There are 3 working expositions at the museum:
The first is devoted to the ethnography and ethnographic collections of Kazan University. During the first half of the 19th century the Cabinet of Curiosities has been enriched with the exotic items brought by I.M.Simonov and O.M.Kovalevskii from their expeditions.
During the second half of the 19th century the museum has undergone structural changes, after which it reappeared as Homeland Museum. Alongside with the Homeland Museum there were two more at the university devoted to ethnography: Cabinet of Geography (founded by P.I.Krotov) and the Museum of Archeology, History and Ethnography (collected by I.N.Smirnov, N.V. Nikolskii, T.Y.Yevseeva, N.F. Katanova).
In 1913 initiated by B.F. Adler ethnographic collections of Homeland Museum, Cabinet of Geography Museum and the Museum of Archeology, History and Ethnography were united into Ethnographic Museum of Kazan University.
2nd exposition is devoted to the ethnography of Volga region ethnicities.
Household utensils, objects of intellectual culture and religious faiths, men- and women garments, accessories are represented.
Tatar collection contains unique national clothing, shoes and headwear (kalfaks and tubeteikas), ornaments with precious gems and semi-precious stones, which belonged to Prof. N.F. Katanov, merchant Ishmeev, one of the first “shamails” (extract from the Quran) published by Karimov brothers.
Chuvash collection is represented by fancy items presenting Chuvash wedding party, Chuvash perspectiveless painting and pagan cult items.
Mid-Volga Russians are represented by the great number of garment items, gold- and silver-, pearl and gimp embroidered headware, and the collection of ancient craft – Russian printing, collection of Russian silver motifs and Orthodox Crosses, icons, and Sikler’s folding icons.
Finno-Ugric ethnic group is represented, first of all, by Udmurt, Mari and Mordovian collections. Among Mari collection items there are kerchiefs, embroidery, lace and beads decorations, garment items, men and women outfit mannequins. Very special are hunting items (slings and different pike arrows, wolf trap) and items of forest bee-keeping. There is also a wide range of Mordovian traditional dress, headware, pectoral and waist decorations made of beads, gimp, wool and coins.
3rd collection is devoted to the world ethnography.
The largest are collections of Central and South African ethnic groups. Extensively presented military and hunt weapons, wooden and wattle homeware introduce the culture of Cameroon, Sudan, Uganda, Dahomey and Somalia. There are fabric samples, primitive weaver’s loom, clothes and accessories. Musical instruments of different types: drums, rattle-boxes, and other complex instruments like marimba are of special interest. There is also a series of cult items containing masks and idols.
South American section is rich in weapons (bows, arrows and spears), clothing and accessories, in particular accessories made of bug’s shards, butterfly cocoons and parrot feathers, houseware, reflecting morals and manners of Brazilian forest area population. There are also some items from Patagonia and Pierra del Fuego.
North American collection consists of garment items, tools, Canadian-Indian hunting-fishing tackle of the Great Lakes. The collection of Aleutian culture, represented as a series of red-eye guts hearth, goods made of walrus bones, leather models, boats, harpoons and hair ropes. Tlinkit wooden masks are also of a great interest.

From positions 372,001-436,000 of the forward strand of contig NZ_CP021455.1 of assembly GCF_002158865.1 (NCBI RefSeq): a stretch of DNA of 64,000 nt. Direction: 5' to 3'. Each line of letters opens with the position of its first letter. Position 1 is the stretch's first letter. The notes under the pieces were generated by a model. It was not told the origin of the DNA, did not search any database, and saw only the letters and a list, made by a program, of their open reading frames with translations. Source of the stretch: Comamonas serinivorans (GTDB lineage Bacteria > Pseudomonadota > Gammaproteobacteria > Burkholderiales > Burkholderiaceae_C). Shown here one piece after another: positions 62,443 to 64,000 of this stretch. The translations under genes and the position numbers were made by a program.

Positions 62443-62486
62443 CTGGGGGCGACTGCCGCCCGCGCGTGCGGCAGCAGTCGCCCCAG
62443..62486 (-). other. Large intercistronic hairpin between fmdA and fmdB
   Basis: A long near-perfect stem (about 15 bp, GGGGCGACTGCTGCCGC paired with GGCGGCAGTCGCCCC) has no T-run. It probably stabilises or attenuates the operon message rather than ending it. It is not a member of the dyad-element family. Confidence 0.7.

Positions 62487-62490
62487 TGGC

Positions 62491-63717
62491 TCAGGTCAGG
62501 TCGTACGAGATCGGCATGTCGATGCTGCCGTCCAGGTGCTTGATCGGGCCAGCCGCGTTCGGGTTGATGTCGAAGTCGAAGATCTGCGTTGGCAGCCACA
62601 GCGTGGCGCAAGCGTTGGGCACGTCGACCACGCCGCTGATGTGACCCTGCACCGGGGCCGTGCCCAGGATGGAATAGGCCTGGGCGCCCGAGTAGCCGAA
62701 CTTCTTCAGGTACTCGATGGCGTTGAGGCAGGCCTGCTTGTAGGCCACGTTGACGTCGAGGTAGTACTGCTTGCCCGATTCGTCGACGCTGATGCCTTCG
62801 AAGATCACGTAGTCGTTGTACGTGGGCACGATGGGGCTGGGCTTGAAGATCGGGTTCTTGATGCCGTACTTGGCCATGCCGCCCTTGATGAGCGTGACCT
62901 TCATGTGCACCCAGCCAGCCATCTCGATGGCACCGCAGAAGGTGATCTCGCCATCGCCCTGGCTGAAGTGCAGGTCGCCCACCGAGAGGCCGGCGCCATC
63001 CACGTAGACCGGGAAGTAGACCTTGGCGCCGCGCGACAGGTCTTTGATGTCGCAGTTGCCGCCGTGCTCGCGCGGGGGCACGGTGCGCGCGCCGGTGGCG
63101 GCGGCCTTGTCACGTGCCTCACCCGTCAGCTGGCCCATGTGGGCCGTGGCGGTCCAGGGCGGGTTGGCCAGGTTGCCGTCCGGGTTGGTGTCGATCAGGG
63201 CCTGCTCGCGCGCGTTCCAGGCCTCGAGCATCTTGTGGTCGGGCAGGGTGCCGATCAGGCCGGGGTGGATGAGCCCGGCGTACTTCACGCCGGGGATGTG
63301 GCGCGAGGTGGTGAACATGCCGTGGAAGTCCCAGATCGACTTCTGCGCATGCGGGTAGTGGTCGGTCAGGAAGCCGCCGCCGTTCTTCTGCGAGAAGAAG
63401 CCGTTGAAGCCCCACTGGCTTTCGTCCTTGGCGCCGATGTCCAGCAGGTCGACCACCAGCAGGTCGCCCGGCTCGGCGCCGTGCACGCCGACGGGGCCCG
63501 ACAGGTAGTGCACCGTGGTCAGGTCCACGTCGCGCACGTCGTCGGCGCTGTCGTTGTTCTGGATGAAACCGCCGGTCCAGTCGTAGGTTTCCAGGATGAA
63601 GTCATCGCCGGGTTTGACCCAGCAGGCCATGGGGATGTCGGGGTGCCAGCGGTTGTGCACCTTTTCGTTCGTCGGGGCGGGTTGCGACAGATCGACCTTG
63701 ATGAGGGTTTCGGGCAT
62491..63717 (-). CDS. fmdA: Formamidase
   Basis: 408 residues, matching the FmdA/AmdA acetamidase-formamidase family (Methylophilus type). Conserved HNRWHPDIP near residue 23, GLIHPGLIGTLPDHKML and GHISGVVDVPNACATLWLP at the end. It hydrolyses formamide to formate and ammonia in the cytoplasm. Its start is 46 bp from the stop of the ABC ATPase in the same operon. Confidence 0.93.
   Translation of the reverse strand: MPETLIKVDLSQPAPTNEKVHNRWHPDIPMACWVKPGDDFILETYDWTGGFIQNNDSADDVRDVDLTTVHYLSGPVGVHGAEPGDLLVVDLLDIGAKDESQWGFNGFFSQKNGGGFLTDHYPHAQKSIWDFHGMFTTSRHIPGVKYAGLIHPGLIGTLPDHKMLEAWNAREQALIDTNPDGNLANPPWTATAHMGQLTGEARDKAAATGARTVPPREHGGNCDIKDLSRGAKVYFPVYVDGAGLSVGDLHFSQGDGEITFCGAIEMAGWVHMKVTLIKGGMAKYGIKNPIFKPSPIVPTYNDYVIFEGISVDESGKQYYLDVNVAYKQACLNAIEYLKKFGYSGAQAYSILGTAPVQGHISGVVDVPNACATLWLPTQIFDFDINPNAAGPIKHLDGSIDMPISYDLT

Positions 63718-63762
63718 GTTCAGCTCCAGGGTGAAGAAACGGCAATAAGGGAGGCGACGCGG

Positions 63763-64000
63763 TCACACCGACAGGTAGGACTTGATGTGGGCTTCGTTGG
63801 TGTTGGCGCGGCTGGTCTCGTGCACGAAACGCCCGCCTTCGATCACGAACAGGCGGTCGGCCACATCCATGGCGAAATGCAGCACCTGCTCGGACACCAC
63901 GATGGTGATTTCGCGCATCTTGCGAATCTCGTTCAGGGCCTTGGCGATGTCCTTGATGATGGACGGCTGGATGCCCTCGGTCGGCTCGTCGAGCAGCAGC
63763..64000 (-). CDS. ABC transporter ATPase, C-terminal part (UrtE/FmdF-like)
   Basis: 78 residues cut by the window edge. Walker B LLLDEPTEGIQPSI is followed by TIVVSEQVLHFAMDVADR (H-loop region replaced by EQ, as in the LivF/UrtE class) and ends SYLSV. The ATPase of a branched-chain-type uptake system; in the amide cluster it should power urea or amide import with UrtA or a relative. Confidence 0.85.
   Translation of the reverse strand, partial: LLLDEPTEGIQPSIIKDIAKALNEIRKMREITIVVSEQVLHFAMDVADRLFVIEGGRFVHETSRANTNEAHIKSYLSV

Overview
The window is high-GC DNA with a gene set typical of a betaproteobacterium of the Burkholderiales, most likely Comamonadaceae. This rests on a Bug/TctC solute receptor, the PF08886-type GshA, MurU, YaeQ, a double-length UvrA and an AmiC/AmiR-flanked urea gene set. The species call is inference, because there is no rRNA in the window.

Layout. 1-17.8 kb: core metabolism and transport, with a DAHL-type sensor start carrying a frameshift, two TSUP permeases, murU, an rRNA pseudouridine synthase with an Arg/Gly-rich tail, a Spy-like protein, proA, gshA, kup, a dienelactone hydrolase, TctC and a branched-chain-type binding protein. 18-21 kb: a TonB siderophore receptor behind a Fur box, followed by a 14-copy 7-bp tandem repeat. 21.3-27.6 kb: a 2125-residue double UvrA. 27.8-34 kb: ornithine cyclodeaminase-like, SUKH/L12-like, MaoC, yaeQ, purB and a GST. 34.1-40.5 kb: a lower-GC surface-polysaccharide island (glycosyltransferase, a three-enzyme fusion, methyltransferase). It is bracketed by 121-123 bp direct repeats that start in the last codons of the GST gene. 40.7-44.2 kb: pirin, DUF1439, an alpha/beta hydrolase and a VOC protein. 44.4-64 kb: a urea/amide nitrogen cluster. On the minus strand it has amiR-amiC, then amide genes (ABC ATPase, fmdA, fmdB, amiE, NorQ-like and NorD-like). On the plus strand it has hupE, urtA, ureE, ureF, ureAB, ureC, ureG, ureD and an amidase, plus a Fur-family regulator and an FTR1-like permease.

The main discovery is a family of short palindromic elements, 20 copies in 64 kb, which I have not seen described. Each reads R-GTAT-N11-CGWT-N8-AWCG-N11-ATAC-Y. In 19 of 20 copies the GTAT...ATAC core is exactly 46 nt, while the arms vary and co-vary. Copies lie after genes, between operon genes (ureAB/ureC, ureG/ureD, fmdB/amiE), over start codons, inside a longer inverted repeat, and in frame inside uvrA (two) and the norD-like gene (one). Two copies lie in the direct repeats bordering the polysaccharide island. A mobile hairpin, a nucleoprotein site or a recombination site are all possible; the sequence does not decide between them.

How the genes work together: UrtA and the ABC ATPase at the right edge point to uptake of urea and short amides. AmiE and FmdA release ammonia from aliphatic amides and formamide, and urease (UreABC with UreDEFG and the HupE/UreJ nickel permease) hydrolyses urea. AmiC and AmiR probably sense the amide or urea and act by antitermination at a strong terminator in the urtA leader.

High-culture regions of America are symbolized by a collection of antique items of Mexico and Peru; among them is pottery, fabric samples, weaving items, cult items, and the mummy of a young girl with exequial objects.
Asia is represented mainly by Chinese collection, the collection devoted to Buddhism cult in Mongolia, and some items from Korea, Japan, and Iran. Chinese collection consists of items brought to Kazan University by O.M. Kovalevskii. The exposition exhibits men- and women garments. There is a large amount of shoe items (from heavy boots to different women’s shoes, including very tiny ones, which were worn by Chinese women of wealthy families, whose legs had been bandaged since the very childhood. There are several items devoted to spiritual cult of China. Here one can see pen and ink, special marble plates for rubbing China ink, set of dry ink sticks, brushes and also examples of Chinese manuscripts, some books, compasses, sundials, counters and many other things.
Populations of Sayans (Khakas, Karagas) are represented by collections of N.F. Katanov. There are garment items, smoking accessories, wooden handled knives lead incrusted and other things.
Tuvinian culture is represented by the collection of S.A. Teploukhov (1914) and N.V. Zorina (1955). Men’s vest of black velvet with Chinese coloured ribbons, headware embroidered with golden braid and silken inkle, dishware, several caskets and low benches painted with bright traditional ornament, wooden scrimchess, wooden statuettes of cavaliers in traditional dress, shamans and different animals.
Middle East section demonstrates ancient Uzbek weapons: bows, arrows, leather quivers, blocks and flint guns collected by student Koltsov. The trade and its products are also represented: fabric samples, metal- and ceramics-goods, wood engravings, primitive tools dating to the XIXth century. Here one may see Uzbek vests, different footwear and women’s apparel, for example, purdah. There is a great collection of copper utensils, smoking facilities, musical instruments and literature items.